2. Fabricate a reciever-type tube to attach to the bumper where the hitch ball mounts, and make a mount that fits into it to support the winch. The mount could slide in/out enough so I'd be able to get the tailgate down at the field. I'd be able to carry the winch on the receiver mount, instead of putting it inside the bed going to/from the field. I'd still have outriggers to support it when it's being used.

3. Mount the winch on a small trailer, and tow it. That's the least desirable option.

The stock bumper is marked for 5000 pounds trailer load/ 500 pounds tongue weight. That seems adequate for something that weighs less than 60 pounds including the mount, even with it cantilevered out a foot or so. The spare tire limits how far I can slide the mount under the truck. It won't be any worse than the bike racks that I've seen mounted where the ball goes on the bumber. That seems to work OK.

I really want the winch attached to the truck in some way so I don't have to secure it to the ground with stakes while using it.


Your Old Dog
02-03-2008, 08:49 AM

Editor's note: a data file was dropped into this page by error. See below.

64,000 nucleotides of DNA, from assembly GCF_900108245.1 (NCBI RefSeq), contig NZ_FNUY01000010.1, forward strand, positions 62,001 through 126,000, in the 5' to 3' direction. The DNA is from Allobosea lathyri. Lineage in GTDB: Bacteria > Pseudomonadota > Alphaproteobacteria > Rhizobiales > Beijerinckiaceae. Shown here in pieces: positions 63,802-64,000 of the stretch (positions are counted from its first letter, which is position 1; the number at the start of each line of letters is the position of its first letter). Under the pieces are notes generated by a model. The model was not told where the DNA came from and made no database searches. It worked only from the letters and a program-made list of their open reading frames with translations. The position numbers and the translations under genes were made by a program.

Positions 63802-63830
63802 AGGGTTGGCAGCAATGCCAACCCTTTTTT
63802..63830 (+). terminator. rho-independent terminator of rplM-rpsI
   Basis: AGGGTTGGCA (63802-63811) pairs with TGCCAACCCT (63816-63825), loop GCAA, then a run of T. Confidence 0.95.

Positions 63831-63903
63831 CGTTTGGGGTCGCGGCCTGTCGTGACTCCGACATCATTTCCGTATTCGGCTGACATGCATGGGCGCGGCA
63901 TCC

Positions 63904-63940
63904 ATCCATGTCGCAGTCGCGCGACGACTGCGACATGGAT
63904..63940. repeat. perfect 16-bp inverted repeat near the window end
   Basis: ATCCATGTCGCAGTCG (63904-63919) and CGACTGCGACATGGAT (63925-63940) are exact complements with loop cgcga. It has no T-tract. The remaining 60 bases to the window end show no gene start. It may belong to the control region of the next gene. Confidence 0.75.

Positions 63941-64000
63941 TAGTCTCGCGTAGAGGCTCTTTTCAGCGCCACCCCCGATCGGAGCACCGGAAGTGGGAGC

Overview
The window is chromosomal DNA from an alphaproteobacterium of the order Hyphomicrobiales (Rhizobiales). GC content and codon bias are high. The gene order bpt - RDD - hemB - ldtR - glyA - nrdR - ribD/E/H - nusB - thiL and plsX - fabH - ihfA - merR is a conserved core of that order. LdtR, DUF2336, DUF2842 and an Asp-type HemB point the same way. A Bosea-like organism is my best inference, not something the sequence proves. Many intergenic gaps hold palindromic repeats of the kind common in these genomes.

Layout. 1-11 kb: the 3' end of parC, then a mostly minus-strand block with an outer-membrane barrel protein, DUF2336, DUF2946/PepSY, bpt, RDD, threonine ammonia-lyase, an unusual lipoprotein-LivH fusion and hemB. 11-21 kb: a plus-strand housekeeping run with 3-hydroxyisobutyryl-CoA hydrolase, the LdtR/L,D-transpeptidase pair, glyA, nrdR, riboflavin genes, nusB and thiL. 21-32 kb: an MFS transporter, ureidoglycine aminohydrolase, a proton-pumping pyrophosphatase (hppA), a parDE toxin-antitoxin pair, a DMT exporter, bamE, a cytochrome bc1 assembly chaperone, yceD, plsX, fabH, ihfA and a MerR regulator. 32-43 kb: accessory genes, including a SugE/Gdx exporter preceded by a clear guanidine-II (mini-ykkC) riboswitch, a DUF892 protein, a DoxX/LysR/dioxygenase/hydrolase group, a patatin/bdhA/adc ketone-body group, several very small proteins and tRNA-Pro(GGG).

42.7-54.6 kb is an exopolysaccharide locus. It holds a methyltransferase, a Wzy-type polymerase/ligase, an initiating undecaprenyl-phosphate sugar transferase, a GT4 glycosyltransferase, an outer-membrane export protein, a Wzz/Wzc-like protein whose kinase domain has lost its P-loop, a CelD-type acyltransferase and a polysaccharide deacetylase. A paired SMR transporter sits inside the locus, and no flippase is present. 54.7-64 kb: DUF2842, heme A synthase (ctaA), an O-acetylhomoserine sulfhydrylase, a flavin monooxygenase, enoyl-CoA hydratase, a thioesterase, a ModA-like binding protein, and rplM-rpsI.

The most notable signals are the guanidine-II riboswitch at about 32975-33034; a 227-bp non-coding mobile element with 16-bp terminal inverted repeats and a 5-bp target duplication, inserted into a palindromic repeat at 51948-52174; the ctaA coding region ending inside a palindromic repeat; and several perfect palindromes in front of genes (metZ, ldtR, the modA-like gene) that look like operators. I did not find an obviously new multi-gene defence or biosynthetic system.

Will the engine vibration be enough to tear up the tailgate and mounts on the bed?


My tailgates on all three pickups came off with relative ease by opening them, and then almost closing them and somewhere along the arc the gate will lift out towards your face. If you ever looked at the hinge assembly you would never trust it with a winch. The hinge is extremely whimpy.

I would encourage you to take out your trucks owners manual and see what you have to do to remove the gate and you might change your mind about doing it that way. I put a 2x2 angle iron bar across my bulkhead and bolted it down well. It has a fat u-bolt type fixture welded to the top of it. When I load my ATV on the truck I let the ATV's Warn 2500 winch pull it up the ramps. I have a F350 and don't like my 270lbs on the ATV while on the ramps!!

That might be an idea for you. If you put a static line from the bulkhead to the back of your winch just for moral support it might work safer for you. Maybe even the bed as an anchor point as it should take more punishment than the bulkhead.

02-03-2008, 08:57 AM
The receiver mount will probably be the easiest. Just try to keep the lever action on receiver down, by keeping as close to 2 in Receiver as possible.